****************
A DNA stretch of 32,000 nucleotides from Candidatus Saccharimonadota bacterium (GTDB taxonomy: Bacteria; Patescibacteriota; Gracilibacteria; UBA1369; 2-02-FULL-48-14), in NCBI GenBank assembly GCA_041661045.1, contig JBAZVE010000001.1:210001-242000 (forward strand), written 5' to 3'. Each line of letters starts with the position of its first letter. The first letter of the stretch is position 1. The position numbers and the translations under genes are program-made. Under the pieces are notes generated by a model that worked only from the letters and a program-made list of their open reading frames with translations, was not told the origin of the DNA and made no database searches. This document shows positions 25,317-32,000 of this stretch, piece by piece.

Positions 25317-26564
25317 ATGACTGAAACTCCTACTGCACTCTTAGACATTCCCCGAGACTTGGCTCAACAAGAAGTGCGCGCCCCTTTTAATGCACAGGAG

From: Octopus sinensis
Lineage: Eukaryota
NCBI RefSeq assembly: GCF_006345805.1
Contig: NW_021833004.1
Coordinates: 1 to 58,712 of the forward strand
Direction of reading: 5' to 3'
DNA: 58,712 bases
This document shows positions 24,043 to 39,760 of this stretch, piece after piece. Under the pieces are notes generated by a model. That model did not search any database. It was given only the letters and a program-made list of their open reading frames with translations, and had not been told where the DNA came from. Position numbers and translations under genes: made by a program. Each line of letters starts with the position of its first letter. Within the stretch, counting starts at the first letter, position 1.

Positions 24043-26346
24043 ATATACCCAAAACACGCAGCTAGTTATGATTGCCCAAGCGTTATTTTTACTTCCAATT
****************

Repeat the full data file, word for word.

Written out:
A DNA stretch of 32,000 nucleotides from Candidatus Saccharimonadota bacterium (GTDB taxonomy: Bacteria; Patescibacteriota; Gracilibacteria; UBA1369; 2-02-FULL-48-14), in NCBI GenBank assembly GCA_041661045.1, contig JBAZVE010000001.1:210001-242000 (forward strand), written 5' to 3'. Each line of letters starts with the position of its first letter. The first letter of the stretch is position 1. The position numbers and the translations under genes are program-made. Under the pieces are notes generated by a model that worked only from the letters and a program-made list of their open reading frames with translations, was not told the origin of the DNA and made no database searches. This document shows positions 25,317-32,000 of this stretch, piece by piece.

Positions 25317-26564
25317 ATGACTGAAACTCCTACTGCACTCTTAGACATTCCCCGAGACTTGGCTCAACAAGAAGTGCGCGCCCCTTTTAATGCACAGGAG

From: Octopus sinensis
Lineage: Eukaryota
NCBI RefSeq assembly: GCF_006345805.1
Contig: NW_021833004.1
Coordinates: 1 to 58,712 of the forward strand
Direction of reading: 5' to 3'
DNA: 58,712 bases
This document shows positions 24,043 to 39,760 of this stretch, piece after piece. Under the pieces are notes generated by a model. That model did not search any database. It was given only the letters and a program-made list of their open reading frames with translations, and had not been told where the DNA came from. Position numbers and translations under genes: made by a program. Each line of letters starts with the position of its first letter. Within the stretch, counting starts at the first letter, position 1.

Positions 24043-26346
24043 ATATACCCAAAACACGCAGCTAGTTATGATTGCCCAAGCGTTATTTTTACTTCCAATT